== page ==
This time around, Romney was able to beat back some demons from his 2008 loss to John McCain -- most notably among voters of Cuban background. In 2008, Romney won just 9 percent of Cubans, but this year he is winning nearly six in 10 Cubans in preliminary exit polls. He beats Gingrich by a nearly 2 to 1 margin.
With more than a third of the vote counted, Romney almost had a majority--48 percent--far eclipsing Gingrich, with 31 percent. Rick Santorum was at 13 percent and Ron Paul had 7 percent. If those margins hold, Romney will have drawn more support than Gingrich and Santorum combined, undercutting Newt's argument that they were dividing a larger bloc of voters than backed Romney.
Romney may not have vanquished all conservative qualms about his candidacy, but in recovering from his drubbing in South Carolina, Romney has found a winning message that, combined with his money and organization, make him hard to beat in a 50-state contest. In fact, there's a strong case to be made that Gingrich forced the cautious and calculating Romney to become a stronger candidate.
Two of three Florida voters say they back the Tea Party, according to exit polls, and nearly half were evangelicals, so this was a clearly conservative audience. And many clearly did not buy Gingrich's rhetoric that his opponent was merely a "Massachusetts moderate." Romney also bested his rival in the NBC and CNN debates, and two-thirds of those in the exit polls said debates were the most important or one of the most important factors in their decision.
Louisiana is already one of 12 states (including Washington, D.C.) that offer school vouchers, but its program benefits fewer than 2,000 students in New Orleans. Governor Jindal would extend eligibility to any low-income student whose school gets a C, D or F grade from state administrators. That's almost 400,000 students--a bit more than half the statewide population--who could escape failing schools for private or virtual schools, career-based programs or institutions of higher education.
Funding for these vouchers ("scholarships" is the poll-tested term) would come not from a new fund, as in New Orleans, but from what the state already spends on public education per capita. So every student leaving a failing school would take about $8,500 (on average) with him, hitting the bureaucracy where it hurts. This is called competition, that crucial quality missing where monopolies reign.
Post-Katrina New Orleans is already the nation's leading charter-school zone, with 80% of city students enrolled, academic performance improving dramatically, and plans to go all-charter by 2013. To spread the model statewide, the Governor would create new regional boards for authorizing charters and offer fast-track authorization to high-performing operators such as KIPP. He'd also give charters the same access to public facilities as traditional public schools.
As for tenure, Mr. Jindal would grant it only to teachers who are rated "highly effective" five years in a row, meaning the top 10% of performers. And tenure wouldn't equal lifetime protection: A tenured teacher who rates in the bottom 10% ("ineffective") in any year would return to probationary status. Ineffective teachers would receive no pay raise. Louisiana would also ban the "last in, first out" practice under which younger teachers are dismissed first, regardless of performance.
An exodus of African-Americans from struggling industrial cities such as Detroit and the growth of Sunbelt states have pushed racial segregation in U.S. metropolitan areas to its lowest level in a century, according to a new study.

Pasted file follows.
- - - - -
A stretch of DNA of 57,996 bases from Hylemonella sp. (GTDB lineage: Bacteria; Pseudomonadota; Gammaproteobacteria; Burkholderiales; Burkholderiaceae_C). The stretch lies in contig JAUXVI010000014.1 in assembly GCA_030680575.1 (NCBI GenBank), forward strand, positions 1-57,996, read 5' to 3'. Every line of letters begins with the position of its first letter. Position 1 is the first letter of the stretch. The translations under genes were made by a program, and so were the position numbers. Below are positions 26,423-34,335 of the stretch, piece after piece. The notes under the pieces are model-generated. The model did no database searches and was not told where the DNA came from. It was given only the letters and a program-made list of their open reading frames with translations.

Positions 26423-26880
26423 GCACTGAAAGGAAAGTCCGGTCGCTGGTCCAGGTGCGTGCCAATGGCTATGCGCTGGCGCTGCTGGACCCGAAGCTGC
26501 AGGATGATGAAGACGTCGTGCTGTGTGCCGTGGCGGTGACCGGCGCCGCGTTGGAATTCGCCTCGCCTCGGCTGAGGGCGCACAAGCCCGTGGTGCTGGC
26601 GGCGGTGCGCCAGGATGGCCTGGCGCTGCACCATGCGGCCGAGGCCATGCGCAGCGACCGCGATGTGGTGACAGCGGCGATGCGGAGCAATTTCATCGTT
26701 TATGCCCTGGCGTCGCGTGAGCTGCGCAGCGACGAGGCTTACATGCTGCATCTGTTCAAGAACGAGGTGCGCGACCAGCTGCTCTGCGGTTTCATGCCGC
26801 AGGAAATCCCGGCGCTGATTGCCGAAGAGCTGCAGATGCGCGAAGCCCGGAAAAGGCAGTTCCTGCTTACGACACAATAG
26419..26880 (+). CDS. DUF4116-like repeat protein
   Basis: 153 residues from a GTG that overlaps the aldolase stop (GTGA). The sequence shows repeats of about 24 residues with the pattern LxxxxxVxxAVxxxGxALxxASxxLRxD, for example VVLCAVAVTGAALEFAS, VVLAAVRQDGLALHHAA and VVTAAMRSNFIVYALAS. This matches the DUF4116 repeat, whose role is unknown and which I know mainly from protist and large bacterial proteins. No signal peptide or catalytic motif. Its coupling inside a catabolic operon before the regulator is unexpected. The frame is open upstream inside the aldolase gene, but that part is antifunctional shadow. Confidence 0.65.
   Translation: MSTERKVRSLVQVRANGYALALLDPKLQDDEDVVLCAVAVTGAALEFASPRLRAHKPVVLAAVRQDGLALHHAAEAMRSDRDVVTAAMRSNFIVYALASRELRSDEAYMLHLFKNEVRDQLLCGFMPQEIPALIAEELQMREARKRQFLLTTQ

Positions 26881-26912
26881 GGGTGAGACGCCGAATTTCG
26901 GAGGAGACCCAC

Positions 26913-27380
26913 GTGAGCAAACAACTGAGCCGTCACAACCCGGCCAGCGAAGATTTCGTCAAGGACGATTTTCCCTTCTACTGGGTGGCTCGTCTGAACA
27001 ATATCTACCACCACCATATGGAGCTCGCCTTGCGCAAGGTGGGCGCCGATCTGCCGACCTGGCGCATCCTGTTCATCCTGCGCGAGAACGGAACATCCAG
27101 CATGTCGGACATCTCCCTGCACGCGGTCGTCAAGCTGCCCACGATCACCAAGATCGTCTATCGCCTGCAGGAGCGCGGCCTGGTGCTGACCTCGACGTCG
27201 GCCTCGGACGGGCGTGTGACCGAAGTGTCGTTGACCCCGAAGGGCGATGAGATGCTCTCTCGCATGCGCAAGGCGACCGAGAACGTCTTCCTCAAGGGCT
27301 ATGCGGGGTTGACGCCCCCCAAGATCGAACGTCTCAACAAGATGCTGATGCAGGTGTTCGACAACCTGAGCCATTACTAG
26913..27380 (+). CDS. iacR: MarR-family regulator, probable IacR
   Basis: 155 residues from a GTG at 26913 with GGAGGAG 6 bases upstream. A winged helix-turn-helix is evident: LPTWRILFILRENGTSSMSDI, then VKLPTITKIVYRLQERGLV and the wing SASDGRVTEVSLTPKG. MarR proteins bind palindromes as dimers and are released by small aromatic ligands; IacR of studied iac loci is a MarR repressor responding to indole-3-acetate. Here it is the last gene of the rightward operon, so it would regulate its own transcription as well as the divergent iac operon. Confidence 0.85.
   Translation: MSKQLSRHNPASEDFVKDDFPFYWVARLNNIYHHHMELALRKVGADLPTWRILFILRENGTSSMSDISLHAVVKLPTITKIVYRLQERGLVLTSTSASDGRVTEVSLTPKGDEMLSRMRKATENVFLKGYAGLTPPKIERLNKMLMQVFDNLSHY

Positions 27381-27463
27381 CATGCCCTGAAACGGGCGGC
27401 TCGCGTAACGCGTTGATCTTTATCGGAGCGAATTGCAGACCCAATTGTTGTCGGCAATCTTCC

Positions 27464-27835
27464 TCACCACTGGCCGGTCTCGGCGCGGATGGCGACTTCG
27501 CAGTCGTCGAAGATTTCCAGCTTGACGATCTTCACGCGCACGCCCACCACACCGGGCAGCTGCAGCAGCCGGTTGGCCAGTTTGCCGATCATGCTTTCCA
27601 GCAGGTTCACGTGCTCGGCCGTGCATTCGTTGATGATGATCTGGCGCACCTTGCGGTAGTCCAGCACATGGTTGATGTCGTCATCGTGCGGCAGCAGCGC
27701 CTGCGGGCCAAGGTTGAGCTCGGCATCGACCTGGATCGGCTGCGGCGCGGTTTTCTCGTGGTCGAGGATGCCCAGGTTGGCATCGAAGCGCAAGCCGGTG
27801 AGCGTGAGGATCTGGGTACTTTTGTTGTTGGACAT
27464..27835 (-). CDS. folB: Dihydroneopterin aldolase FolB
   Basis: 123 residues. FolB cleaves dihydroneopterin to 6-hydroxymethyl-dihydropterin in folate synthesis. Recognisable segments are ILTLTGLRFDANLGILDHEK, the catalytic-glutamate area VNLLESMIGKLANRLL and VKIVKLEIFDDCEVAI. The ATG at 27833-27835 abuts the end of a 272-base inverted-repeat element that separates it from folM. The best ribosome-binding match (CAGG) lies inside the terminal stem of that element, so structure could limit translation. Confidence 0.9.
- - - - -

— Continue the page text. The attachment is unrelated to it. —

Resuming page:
The report, released by the conservative Manhattan Institute, said U.S. cities are more integrated now than at any time since 1910, based on analysis of census data from neighborhoods.
Fifty years ago, nearly half the black population lived in a ghetto, the study said, while today that proportion has shrunk to 20%. All-white neighborhoods in U.S. cities are effectively extinct, according to the report.
Immigration and gentrification have helped convert ghettos into racially mixed communities and contributed to diversifying suburbia, said economists Edward Glaeser of Harvard University and Jacob Vigdor of Duke University, who co-wrote the study. "Segregation is as low as we have ever seen it," said Mr. Vigdor. "It's an unprecedented scenario."
Convert all public housing programs into vouchers and empty out the rest of the ghetto.
Gasoline consumption in California totaled 1.23 billion gallons in October, down 1.8% from the 1.26 gallons used the previous October, according to a report released Tuesday by California State Board of Equalization Chairman Jerome E. Horton. The last time gas use increased was in January 2011, when consumption rose 2.7%. Consumption was flat in February.
"High gas prices appear to be directly affecting fuel consumption in California," Horton said.
CBO projects a $1.1 trillion federal budget deficit for fiscal year 2012 if current laws remain unchanged. Measured as a share of the nation's output (gross domestic product, or GDP), that shortfall of 7.0 percent is nearly 2 percentage points below the deficit recorded in 2011, but still higher than any deficit between 1947 and 2008. Over the next few years, projected deficits in CBO's baseline decline markedly, dropping to under $200 billion and averaging 1.5 percent of GDP over the 2013-2022 period.
Israel apparently has decided not to go head-to-head against an Egyptian regime headed by the radical Muslim Brotherhood and has congratulated it for its efforts to achieve freedom, democracy and economic development.
The leader of the Hamas political bureau held a rare meeting with King Abdullah of Jordan on Sunday in the latest sign that the Palestinian Islamist group is finding growing acceptance as a force in regional politics. [...]
Analysts said the visit to Amman was evidence of the new status accorded to Hamas, but also of Jordan's desire to strengthen ties with the Muslim Brotherhood, the pan-Arab Islamist movement closely allied with Hamas.
"Jordan has decided that it is time to restore its relationship with Hamas. It wants to show that it is taking an inclusive approach," said Oraib al-Rantawi, the director of the Amman-based Al-Quds Center for Political Studies.
The Jordanian branch of the Muslim Brotherhood, the main opposition force in the kingdom, has formed an important part of a year-long popular campaign calling for economic and political reform in Jordan.